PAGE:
Italian Cinebox and Scopitone expert Michele Bovi has an amazing new book
out on the history of the film jukebox. It's written in Italian with an
English translation (the photo captions are just in Italian, though).
It's a very thorough history of the
invention and marketing of the competing "film jukeboxes" with
interviews of inventors, executives, producers, directors, and the
artists who appeared in the films.
There's a bunch of interesting
tidbits about folks such as Debbie Reynolds (her production company
made many of the US Scopitones), Francis Ford Coppola (who lost a small
fortune he invested in the new technology), Robert Altman (who directed
at least one Scopitone film), as well as details about the US Scopitones business's extensive ties to the mafia.
"Some pictures you might like to use on your site. I took these at London's Hayward Gallery a while ago in 1994 when there was an exhibition of optical illusions. I think the owner was Swiss. Half the machine was full of porn films. One of them can be seen in one of the small pics! A good example though and in good condition.
"Hi Spike, Thanks for answering my e-mail. The pix attached are of the shoot early Sixties taken from a slide. You're welcome to use them if you like. The cast was Smokey Warren on fence, Dottie Mae, Shorty Benjamin on Drums, Harvey Reynolds on Steel Guitar, And me, Jerry Hatton on Bass.I only saw the film on a Scopitone once after we did the shoot in NJ in PA. I found info about Scopitones when searching the net. Once again, Thanks For your help Jerry Hatton" If anyone has Jerry's Scopitones: Smokey Warren "Where the Old Red River Flows" (#K 242) & "Out Behind The Barn" (#K243) email me for his contact info, Thanks Jerry!
Time Magazine Modern Living Scooby-Ooby Scopitone Aug. 21, 1964
In some 500 bars, restaurants and servicemen's clubs throughout the U.S., the center of attention these days is a monstrous new machine called Scopitone. It is a cross between a jukebox and TV. For $.25 a throw, Scopitone projects any one of 36 musical movies on a 26-in. screen, flooding the premises with delirious color and hi-fi scooby-ooby-doo for three whole minutes. It makes a sobering combination.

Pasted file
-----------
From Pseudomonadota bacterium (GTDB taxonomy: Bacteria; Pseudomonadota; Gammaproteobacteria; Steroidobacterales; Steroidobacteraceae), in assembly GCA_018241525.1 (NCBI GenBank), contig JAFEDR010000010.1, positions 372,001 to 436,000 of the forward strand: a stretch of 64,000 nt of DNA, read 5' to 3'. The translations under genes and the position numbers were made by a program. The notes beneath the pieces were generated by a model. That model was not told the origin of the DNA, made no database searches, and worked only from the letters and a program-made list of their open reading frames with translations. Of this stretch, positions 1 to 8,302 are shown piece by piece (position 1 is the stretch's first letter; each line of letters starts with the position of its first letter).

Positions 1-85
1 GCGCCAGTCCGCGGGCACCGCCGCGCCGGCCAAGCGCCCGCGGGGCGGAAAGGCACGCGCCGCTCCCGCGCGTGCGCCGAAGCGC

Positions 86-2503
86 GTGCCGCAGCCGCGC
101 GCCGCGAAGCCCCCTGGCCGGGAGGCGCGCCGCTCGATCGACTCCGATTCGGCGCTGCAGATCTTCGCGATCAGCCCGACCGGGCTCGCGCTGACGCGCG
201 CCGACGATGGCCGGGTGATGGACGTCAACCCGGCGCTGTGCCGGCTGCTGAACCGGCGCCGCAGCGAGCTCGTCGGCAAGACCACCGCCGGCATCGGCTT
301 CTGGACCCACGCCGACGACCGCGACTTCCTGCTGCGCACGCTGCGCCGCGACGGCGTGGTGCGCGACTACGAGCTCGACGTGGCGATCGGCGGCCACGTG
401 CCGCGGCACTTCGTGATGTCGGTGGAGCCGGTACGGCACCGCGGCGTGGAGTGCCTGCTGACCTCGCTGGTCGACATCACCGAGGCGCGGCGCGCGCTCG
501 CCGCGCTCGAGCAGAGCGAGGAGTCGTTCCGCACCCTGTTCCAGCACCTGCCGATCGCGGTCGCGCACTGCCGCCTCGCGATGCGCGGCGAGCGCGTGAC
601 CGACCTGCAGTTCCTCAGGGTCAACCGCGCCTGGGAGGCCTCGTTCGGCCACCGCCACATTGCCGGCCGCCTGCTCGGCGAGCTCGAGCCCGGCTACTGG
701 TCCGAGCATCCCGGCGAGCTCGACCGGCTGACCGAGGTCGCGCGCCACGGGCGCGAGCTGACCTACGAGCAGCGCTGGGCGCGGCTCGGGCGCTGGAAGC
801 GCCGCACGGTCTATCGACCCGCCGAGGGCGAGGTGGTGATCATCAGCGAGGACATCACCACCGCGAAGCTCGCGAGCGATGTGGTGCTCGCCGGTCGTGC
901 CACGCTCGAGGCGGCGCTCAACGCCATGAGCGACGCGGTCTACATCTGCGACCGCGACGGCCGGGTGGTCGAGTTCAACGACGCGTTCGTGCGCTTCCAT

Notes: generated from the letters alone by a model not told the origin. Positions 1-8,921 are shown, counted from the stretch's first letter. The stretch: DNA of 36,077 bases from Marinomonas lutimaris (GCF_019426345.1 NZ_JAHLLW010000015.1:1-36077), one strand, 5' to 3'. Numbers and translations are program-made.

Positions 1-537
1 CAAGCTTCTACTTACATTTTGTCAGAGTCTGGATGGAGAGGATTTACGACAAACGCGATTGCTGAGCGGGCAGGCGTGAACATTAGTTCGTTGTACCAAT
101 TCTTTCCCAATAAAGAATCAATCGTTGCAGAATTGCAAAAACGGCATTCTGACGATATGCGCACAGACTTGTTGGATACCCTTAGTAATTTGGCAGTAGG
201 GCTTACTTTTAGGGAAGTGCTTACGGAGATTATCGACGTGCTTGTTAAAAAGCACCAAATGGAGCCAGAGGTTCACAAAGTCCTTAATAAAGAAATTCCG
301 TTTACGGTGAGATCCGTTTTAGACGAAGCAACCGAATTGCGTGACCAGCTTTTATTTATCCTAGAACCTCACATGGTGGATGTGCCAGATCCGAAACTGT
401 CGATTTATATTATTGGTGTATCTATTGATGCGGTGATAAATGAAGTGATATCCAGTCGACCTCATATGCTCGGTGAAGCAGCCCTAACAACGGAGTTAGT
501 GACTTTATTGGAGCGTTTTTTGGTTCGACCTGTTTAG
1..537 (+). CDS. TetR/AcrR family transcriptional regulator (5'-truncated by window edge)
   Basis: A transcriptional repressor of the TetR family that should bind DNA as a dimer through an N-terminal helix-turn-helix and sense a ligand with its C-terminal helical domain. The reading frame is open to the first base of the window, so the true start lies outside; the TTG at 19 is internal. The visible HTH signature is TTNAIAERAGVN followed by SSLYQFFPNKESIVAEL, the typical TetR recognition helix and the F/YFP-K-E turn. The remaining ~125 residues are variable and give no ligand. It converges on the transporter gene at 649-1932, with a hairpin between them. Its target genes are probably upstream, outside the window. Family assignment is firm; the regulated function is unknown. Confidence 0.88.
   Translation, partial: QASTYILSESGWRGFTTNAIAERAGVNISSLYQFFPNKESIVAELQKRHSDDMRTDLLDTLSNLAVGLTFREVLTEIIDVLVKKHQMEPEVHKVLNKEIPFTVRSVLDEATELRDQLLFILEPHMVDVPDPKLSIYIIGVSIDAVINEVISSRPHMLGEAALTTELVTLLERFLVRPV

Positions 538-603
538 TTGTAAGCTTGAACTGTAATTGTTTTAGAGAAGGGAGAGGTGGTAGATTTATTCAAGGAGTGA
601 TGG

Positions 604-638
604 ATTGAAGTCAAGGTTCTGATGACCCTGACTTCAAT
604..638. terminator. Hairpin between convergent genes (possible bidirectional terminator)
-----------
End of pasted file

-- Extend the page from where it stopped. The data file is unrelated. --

Scopitone, which has been the rage of France for the past four years, was invented by a firm that sounds as if it had been founded by Jules Verne; Compagnie d'Applications Mecaniques à Electronique au Cinéma et à Atomistique (CAMECA). Since then it has spread from Marseilles to Macao; Nikita Khrushchev even has one, loaded with Marxian uplift featurettes. Actually, Scopitone's "musies" are descended from U.S. Soundies, which during World War II filled bus terminals and B-girl grottoes with grainy, black-and-white productions of The Flat Foot Floogee with the Floy Floy and A Boy in Khaki, a Girl in Lace. Television and Lucky Strike's Hit Parade put a merciful end to Soundies, but it looks as if Scopitone will be here to stay awhile.
Rights to Scopitone for the U.S. and South and Central America were snapped up for $5,000 last year by Alvin I. Malnik, 31, a Miami Beach attorney, who will soon start distributing machines manufactured in Chicago. He already has installed them in New York, San Francisco, Las Vegas and dozens of military bases, and has a backlog of 2,500 orders. If Malnik has his way, every public place from the hoitiest cocktail lounge to the toitiest pizza parlor will be swinging to musies, all of which are eventually to be produced by Malnik himself. Meanwhile, Scopitone screens are filled by French films. One typical Gallic offering, El Gato Montés, captures the jollity of the annual Pamplona fiesta with trumpet playing, flamenco dancing and the shrieks of small boys being gored by rampaging bulls in the streets.
The production possibilities of Scopitone films make their promoter sound like Cecil B. DeMalnik. "Take Hello, Dolly! " he says, eyes moist with enthusiasm. "Maybe we'd have an actress getting down from a train in a little hick town, and, you know, she's Dolly coming back—I really don't know the rest of the words—but then there'd probably be some people meeting her, dancing along. There's just no end to the storybook film devices we can prepare." Just for a start, he might try My Funny Ballantine, Tea for Tuborg, and Music to Cry in Your Beer By.
I found this little pic while looking for more info (there's not much) on the Cinebox , another film juke box that competed with Scopitone and was popular in The UK and Italy. It's taken from a PDF I found promoting "Weird And Wonderful Sydney". "Weird And Wonderful Sydney".pdf